Of all the swaps I’ve made to be more eco-conscious—from dish soap to dryer balls—the one that’s been the trickiest for me to adopt is getting rid of paper towels. But that’s because I hadn’t yet met the Swedish dishcloth. Nowadays it’s become indispensable in my kitchen. Think of it as a sponge–paper towel hybrid with myriad merits: It’s made from cellulose and cotton (both materials are biodegradable), can be reused over and over (for multiple months—up to a year, possibly), and can even be thrown in the washing machine or dishwasher and air-dried when it’s time for a refresh. Plus it soaks up way more than a paper towel ever could.

However, while superhandy, most are not aesthetically pleasing—in fact, the majority of them come in garishly bold colors and look like something you’d use to detail a car. So I was very happy to be introduced to Philadelphia-based Supra Endura’s collection. It is printed with founder and artist Gabrielle Mandel’s colorful original artwork—including a series of on-trend geometric motifs, tropical fruits, and tie-dyed patterns—that are quite chic. And because I’m a sucker for anything that updates the everyday and brings beauty into my space, it was love at first sight.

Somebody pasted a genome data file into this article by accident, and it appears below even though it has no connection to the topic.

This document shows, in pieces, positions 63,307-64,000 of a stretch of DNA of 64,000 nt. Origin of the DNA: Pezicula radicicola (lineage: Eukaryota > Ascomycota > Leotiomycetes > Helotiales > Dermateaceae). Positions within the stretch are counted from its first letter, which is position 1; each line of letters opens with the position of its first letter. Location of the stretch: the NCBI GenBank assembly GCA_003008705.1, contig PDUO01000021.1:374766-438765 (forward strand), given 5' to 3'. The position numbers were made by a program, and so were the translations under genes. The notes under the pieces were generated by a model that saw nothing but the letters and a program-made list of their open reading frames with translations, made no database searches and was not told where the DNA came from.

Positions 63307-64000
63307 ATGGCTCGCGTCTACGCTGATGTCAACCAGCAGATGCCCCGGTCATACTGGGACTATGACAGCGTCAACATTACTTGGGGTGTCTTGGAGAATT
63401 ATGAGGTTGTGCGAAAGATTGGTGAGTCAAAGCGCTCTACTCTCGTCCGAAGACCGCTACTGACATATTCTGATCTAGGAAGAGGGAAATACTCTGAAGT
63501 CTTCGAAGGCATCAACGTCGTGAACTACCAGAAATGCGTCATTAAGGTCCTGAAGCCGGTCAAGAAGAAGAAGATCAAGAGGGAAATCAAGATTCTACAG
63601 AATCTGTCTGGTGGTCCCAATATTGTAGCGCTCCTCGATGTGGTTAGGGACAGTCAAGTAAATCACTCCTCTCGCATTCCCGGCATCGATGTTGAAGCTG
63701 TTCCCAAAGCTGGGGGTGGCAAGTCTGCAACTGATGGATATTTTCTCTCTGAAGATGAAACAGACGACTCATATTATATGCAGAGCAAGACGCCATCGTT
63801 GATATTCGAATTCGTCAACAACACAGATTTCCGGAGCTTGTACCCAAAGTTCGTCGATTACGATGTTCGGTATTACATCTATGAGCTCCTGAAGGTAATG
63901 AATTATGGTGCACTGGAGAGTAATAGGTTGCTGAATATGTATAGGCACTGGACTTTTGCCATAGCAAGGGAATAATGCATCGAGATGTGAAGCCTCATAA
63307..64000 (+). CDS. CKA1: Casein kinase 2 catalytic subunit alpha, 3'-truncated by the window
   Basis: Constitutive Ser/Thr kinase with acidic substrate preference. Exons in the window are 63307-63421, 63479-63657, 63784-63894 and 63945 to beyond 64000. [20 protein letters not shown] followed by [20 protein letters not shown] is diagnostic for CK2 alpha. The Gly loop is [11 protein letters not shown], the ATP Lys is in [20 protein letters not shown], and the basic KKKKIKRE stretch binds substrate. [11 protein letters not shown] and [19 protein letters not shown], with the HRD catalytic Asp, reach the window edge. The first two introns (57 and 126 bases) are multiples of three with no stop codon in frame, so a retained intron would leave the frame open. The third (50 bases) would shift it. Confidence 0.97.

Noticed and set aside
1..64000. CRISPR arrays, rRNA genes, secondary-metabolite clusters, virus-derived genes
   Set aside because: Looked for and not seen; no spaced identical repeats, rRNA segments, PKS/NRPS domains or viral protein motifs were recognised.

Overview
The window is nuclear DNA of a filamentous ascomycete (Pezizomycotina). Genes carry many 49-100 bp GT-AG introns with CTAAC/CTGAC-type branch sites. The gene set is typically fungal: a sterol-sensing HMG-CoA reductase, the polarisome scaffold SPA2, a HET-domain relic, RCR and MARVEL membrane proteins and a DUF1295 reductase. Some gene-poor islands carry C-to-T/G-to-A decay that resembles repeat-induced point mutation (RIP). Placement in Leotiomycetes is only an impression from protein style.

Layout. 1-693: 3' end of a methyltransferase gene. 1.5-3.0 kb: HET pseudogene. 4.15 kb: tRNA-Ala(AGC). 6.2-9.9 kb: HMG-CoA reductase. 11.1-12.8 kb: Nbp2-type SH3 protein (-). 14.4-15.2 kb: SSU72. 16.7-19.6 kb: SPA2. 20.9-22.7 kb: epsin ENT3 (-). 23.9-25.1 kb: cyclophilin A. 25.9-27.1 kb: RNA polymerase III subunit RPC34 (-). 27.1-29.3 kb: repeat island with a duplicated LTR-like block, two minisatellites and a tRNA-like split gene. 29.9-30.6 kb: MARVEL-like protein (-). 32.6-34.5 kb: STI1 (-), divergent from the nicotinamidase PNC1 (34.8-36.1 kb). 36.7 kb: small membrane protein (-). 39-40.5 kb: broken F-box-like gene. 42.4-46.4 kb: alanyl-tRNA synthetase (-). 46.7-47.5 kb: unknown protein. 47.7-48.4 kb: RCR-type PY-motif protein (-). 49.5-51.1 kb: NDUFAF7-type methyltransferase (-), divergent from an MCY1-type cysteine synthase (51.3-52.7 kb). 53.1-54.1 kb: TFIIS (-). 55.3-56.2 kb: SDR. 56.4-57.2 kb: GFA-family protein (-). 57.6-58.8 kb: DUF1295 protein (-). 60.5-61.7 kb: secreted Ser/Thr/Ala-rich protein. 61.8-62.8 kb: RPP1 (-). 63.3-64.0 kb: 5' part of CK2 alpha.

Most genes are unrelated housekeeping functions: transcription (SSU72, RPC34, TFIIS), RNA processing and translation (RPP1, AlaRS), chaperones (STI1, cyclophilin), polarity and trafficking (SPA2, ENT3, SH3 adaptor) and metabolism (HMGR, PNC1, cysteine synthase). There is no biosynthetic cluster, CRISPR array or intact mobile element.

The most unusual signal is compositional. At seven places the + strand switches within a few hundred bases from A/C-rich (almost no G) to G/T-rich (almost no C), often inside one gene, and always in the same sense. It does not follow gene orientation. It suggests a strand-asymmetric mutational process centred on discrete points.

In practice, though, they’re just as effective and hardworking as any other Swedish dishcloth I’ve tried. I rely on them for general countertop tidying throughout the day (you know, all those water drops and mini spills that happen around the sink regularly), dining table cleanup (for me, some scrubbing is involved in this task because my 2-year-old basically uses the table as a plate, and these are durable enough for that), and even soaking up bigger spills when they happen (they do the job of several paper towels in this case). Friends I know even use them as a sponge replacement to clean dishes. I usually throw mine in the wash once a week, but that frequency is dependent on usage. If you find yourself using them to clean up food spills rather than just water or to do the dishes, you might like to give them a refresh more frequently.  


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Oh, and if you’re a fan of reusable beeswax wraps (a sustainable replacement for plastic wrap), Supra Endura makes that, too. Just another box check on my quest to make sure even the most utilitarian items in my life are also pretty.

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